Promises (and async prog) in JavaScript – To be continued..

For those living under a rock in the world of Web Dev and who missed the big buzz when Promises in JavaScript were the talk of the town. I present this article. Yeah, I am one of you and did not really bother to check them out because most of my routine tasks were being performed using Callbacks. Now, since I think I have some time to look into it ( free from my BackEnd work) I am interested in writing about them.

Notes to self : I Promise that this won’t be a long post. I Promise that this post will give only an elementary idea of Promise in JS because I myself found it very difficult to find something, giving you a very elementary idea of the same. I also Promise that I will not keep your hanging and add all the relevant context that you need to know/understand in order to understand JavaScript Promises, like async. 



What is ‘Asynchronous Programming’ in JS ?

The mentioned code extract may or may not return the Alphabet output A B and C in order. It may be A C B too. Why? Because B is executed asynchrnously. Because loading the X.html page may take time and is executed as soon as its available and the extract console.log("C"); does NOT wait for it to complete.
See this code extract :

tweet = A(); //Line1
//Do something with tweet
doSomeImportantThings; //Line2

So, line number 2 will not be able to execute until Line 1 is done and the next things are done as JavaScript is single threaded.

But, now check this code :

A(function(){ //Line 1
//Do something with tweet
doSomethingWithTweet(); //Line 2

Here, A does stuff asynchronously and Line2 will not wait for A to finish. This is the beauty of Asynchronous execution. But, at times, when things are asynchronous it may lead to trouble if we exactly need the things to happen in some order.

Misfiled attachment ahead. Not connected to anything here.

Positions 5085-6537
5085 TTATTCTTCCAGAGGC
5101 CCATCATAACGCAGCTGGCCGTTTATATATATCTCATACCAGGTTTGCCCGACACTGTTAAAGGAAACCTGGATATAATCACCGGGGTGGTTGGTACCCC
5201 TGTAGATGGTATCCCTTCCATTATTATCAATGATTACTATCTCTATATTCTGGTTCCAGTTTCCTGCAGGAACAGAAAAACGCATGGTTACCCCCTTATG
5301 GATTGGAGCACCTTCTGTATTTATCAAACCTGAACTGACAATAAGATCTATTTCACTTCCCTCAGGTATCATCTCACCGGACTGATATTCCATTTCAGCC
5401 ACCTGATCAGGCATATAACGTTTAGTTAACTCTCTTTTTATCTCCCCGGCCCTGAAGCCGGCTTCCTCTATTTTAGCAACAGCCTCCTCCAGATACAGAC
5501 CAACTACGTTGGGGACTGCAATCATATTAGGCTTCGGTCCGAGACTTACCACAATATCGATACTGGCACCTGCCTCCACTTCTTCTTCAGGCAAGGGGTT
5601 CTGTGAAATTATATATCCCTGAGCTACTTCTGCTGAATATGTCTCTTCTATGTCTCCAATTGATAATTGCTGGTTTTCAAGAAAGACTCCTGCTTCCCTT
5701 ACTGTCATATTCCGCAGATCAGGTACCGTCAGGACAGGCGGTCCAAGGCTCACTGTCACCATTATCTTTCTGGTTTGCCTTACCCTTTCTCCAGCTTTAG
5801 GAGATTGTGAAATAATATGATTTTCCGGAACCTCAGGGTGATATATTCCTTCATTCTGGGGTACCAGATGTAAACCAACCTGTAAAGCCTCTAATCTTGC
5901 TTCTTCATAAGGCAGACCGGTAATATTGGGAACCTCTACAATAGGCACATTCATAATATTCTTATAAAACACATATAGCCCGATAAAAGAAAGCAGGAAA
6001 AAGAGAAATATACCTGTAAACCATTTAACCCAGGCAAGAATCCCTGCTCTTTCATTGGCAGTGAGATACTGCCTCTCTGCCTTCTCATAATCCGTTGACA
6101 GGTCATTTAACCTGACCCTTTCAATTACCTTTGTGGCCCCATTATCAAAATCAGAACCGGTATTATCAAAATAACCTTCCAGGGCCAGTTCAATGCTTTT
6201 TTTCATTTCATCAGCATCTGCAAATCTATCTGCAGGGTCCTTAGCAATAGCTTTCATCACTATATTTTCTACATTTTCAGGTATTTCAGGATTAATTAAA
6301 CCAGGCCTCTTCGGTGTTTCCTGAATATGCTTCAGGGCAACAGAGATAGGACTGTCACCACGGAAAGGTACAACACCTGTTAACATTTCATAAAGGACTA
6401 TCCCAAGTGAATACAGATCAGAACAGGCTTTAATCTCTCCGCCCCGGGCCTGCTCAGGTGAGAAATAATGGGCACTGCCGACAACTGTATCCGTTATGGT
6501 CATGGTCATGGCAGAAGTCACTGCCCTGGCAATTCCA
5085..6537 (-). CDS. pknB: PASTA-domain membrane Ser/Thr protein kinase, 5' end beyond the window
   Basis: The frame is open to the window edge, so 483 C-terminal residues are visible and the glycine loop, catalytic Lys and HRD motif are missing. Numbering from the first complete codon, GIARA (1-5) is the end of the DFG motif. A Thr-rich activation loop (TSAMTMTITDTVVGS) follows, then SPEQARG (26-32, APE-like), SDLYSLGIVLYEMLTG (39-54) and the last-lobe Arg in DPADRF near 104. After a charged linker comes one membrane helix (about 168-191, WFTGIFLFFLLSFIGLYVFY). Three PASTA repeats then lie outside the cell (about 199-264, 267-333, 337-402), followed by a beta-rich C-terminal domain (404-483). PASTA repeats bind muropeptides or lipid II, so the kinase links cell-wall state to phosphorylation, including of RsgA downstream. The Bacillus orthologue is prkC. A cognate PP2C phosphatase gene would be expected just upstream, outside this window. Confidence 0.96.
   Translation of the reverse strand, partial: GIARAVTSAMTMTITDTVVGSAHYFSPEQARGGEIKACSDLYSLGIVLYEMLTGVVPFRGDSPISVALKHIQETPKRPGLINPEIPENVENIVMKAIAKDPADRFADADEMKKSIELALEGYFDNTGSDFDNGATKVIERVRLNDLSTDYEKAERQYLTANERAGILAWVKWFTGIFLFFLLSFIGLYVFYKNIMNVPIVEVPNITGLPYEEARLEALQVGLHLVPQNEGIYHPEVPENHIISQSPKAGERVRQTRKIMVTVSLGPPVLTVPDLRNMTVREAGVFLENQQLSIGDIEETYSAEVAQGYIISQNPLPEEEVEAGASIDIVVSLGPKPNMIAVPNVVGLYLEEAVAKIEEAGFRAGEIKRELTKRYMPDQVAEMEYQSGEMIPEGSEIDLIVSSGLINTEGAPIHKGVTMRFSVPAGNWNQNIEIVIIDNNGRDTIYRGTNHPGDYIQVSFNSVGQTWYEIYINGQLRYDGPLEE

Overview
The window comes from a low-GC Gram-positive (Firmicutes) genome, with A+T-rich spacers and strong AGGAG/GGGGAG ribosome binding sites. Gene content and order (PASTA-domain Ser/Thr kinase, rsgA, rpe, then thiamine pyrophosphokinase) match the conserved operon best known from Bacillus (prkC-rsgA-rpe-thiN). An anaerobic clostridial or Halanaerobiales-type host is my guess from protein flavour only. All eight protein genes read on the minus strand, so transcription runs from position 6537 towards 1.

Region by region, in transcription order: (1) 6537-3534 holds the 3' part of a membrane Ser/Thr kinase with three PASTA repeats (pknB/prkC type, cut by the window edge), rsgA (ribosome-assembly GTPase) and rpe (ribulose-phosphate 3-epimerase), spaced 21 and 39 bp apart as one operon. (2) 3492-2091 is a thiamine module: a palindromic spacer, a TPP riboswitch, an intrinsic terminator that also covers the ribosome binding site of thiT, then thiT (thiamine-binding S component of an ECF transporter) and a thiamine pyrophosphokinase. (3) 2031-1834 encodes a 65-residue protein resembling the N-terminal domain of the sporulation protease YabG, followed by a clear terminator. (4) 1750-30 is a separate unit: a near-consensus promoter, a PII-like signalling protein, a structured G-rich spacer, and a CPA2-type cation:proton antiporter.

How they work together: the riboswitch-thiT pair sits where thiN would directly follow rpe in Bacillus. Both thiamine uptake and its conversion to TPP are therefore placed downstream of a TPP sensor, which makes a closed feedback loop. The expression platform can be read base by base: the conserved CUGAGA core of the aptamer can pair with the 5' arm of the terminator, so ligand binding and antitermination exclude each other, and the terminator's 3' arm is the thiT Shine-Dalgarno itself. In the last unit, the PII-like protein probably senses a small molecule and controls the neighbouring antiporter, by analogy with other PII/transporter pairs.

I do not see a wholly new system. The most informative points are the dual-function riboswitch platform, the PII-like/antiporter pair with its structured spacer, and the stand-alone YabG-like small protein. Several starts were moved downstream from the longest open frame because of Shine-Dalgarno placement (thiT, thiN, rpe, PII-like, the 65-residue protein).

Consider the scenario below :

  1. Load a Loading GIF file to indicate page is loading
  2. Load Images
  3. Load Fonts
  4. Load Everything else relevant
  5. Only if all are loaded, remove the GIF Loader and display the content

Due to JavaScript’s synchronous execution and single-threadedness the above order may not be executed as we desire. Say, Images and Fonts are from third party websites like Google and hence, asynchronous loading is necessary. So, it will take a while. Not sure how much though and the Loader will also not know what is the finishing time. This is sad. Check Pseudo code :

//load the images from the URL
//Load fonts
//etc. etc.

As you can tell, based on your internet speed and mostly any damn internet speed, loadLoaderGif() and unloadLoaderGif(); will execute almost immediately whereas the async functions will take their own time for fetching images and laying them at the right places etc. So, the whole purpose has been defeated yeah ? Ok. To solve this our forefathers already included callbacks in JS.

Check this pseudo-code extract :

n = function('fontsurl'){
//Load fonts
m = function('url' , getFonts, n){
//load the images from the URL
(function(getImages, m){

Oh. Callback hell!

Now, how about this???

//I am a magical block of code and I ensure you that I will execute
//All of the loaing n crying, ranting stuff and then only let the function next
//to me execute

See the middle block of comments !!!!
Yeah, Promises come into the picture now.

INCOMPLETE ( To be continued )


Detach yourself from association of your favorite website/app from a Social Network

So friends, I am pretty sure that some of you are totally annoyed with your inability to deactivate your facebook account because you have your favorite webapp associated with Facebook for login. This sucks to be honest.

Ok, chances are that the DB of the webapp that you want to use has your email ID set as a regular user and Facebook association is only a FK relationship. Good news.

In simple words, you can actually (99% chances) detach your favorite webapp from a social site by just resetting the password using the Forgot Password option. I tried it with Duolingo and it works haha.

So, go ahead n deactivate facebook peacefully and still log0in to your favorite webapp. Good luck!



An open source ‘Good’ Web Application stack

Web Framework – Django : Python or Flask : Python

Server – Apache HTTP Server

Database – MySQL

Virtual Environment – Vagrant (You want Docker ?)

Task Watcher – Grunt

Database Agent – Sequel Pro (Macbook <3)

Server – AWS EC2

Media Server (if any) – AWS S3

Add some cute JS, CSS3, HTML5 etc. to the front end.

I guarantee some considerable amount of your savings in your next web app budget!